Alicia K.

finding yourself again

In 2016 I, along with my mom and my sister, received a text during the day that would forever change our lives. It was June 13th, almost two years ago, that I lost my step dad to suicide. Unfortunately, I have dealt with loss of all kinds in my short 28 years of life, but losing someone to suicide is an indescribable kind of grief. I had always considered my ability to handle adversity as one of my strong points, but this event broke me. I went into a deep depression that I battled for a year before going to receive help. I started taking a low dose anti-depressant as I have always tried to heal naturally as opposed to resulting to medication. 

I gained 40lbs through my depression and lost the drive and athleticism that had always defined me. I have always been a strong athlete. I was a competitive soccer player all my life. I coached high school soccer after college. I trained and ran a full marathon on my own, and even ran the Hood 2 Coast relay in Oregon. 

Gaining weight and losing myself was extremely hard. The medication I was taking was enough to help me make the first move and walk into a gym again, and that gym was OTF in Meridian Idaho. I wasn't, and am still not in the shape I was once before, but OTF was the best thing that could have happened to me. 

"I go 5 times a week, and even on days when I have a bad workout, I am still held accountable for getting out of my house and showing up."

I am proud to say that I have been off of anti-depressants for 2 months now, and I know for a fact it has to do with finding the athlete in me again. I owe my physical AND mental health to OTF.

ANGELA B.
When I started my Orangetheory journey in June 2015, I was a gal who could not stand working out. Last May, I was asked to be a model in our company’s photo shoot launching our new uniforms. I had the confidence to stand in front of the camera comfortably because of the hard work I put into my Orangetheory workouts.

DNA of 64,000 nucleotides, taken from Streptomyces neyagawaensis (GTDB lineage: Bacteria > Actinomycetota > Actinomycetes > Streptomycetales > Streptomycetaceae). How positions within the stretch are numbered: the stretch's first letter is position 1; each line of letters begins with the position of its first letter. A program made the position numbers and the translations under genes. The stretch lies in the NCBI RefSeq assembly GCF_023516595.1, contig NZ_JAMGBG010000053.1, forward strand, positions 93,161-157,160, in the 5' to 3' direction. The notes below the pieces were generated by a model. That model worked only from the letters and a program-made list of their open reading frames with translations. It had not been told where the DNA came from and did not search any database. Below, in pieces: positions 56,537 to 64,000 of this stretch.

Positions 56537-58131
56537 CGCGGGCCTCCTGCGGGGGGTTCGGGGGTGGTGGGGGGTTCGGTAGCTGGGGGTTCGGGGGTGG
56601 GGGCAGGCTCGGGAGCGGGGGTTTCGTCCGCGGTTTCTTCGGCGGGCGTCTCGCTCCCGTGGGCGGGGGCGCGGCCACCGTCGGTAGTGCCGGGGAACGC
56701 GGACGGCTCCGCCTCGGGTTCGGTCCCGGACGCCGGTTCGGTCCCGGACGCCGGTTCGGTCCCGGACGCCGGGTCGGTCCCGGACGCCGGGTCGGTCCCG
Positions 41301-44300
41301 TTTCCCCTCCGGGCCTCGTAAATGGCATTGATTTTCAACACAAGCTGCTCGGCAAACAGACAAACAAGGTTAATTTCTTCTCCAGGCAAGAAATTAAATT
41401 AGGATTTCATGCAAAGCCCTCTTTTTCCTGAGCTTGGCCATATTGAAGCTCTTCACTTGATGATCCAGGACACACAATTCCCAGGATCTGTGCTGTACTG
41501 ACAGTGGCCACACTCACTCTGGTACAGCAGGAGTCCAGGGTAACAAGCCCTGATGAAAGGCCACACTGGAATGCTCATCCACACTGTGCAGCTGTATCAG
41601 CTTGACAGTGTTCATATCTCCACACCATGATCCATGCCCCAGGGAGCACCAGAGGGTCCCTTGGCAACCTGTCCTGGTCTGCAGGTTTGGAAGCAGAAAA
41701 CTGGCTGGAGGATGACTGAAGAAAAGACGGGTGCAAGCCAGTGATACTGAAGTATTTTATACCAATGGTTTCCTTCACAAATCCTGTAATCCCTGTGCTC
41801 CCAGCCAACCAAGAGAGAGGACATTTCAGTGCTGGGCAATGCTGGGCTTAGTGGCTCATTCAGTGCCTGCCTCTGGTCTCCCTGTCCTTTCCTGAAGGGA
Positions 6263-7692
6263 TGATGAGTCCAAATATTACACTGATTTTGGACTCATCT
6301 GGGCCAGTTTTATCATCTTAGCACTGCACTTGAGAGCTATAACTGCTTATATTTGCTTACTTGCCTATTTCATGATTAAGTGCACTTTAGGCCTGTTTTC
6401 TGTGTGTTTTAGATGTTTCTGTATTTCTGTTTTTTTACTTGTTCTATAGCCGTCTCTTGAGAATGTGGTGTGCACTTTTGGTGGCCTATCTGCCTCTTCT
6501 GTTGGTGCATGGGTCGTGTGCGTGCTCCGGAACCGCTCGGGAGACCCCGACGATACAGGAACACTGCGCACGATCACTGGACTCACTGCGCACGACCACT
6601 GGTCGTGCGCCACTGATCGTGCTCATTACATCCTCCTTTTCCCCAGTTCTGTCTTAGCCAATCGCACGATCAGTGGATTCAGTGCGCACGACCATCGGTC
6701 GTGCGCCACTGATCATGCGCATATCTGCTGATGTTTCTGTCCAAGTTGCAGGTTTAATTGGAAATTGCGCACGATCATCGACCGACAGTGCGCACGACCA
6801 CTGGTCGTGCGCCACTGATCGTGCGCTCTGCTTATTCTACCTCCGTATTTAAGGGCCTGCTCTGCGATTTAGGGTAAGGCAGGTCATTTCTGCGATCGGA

STEPHANIE S.
Hello, my name is Stephanie Strunk (aka Splat Girl). I was born to teenage parents in 1971 and was premature, weighing only 2lbs 11 ounces. At birth, doctors diagnosed me with mild cerebral palsy and told my parents that I would never walk or run. Obviously, the medical prognosis was incorrect. While I have never been an athlete, I've always had a competitive heart but could only watch from the sidelines as others played. When I tried out for team sports in school, I was told I could never keep up and to focus my efforts elsewhere.
EUGENE G.
Where do I begin?! My weight loss/fitness journey technically started on August 17, 2017 when I started seeing a nutritionist. I weighed in at 393.8 lbs. when I started! I officially signed up at OTF in January of 2018 and at the time I weighed 279lbs. I was told that my studio would not be ready until the end of March, but in the meantime, they invited me to partake in a class at the Schaumburg, IL location. I was super nervous and scared but once I completed the class I was hooked immediately! I couldn’t wait to start doing it on a regular basis! I instantly fell in love with the workout and I was itching for more.
DEB A.
The week of my 30th birthday, at my 20-week ultrasound, my husband and I were given devastating news. Our unborn daughter, Adeline, was diagnosed with a rare birth defect and given a 50% chance of survival. Our entire lives changed that day.
ERIC J.
I am a 56-year old male, four-time cancer survivor. Cardio and weights have always been best for me, with cardio being the real deal. This last year brought me another "diagnosis" and a subsequent surgery. When someone like me hears this kind of news once again, you just stand up strong, be positive and just f----in do it. The surgery was a long one this time and I got myself out of the hospital as quick as I could. Went home with a bunch of tubes and bags attached and "healed" my body waiting for the day that all the stuff would be removed. They said no bike riding for three months and limited cardio. I was on the treadmill at the gym within days wearing a diaper (pull-ups) under my shorts, headphones turned all the way up. It was okay, but in no way was it good enough, but I kept going anyway. I was down and gloomy.

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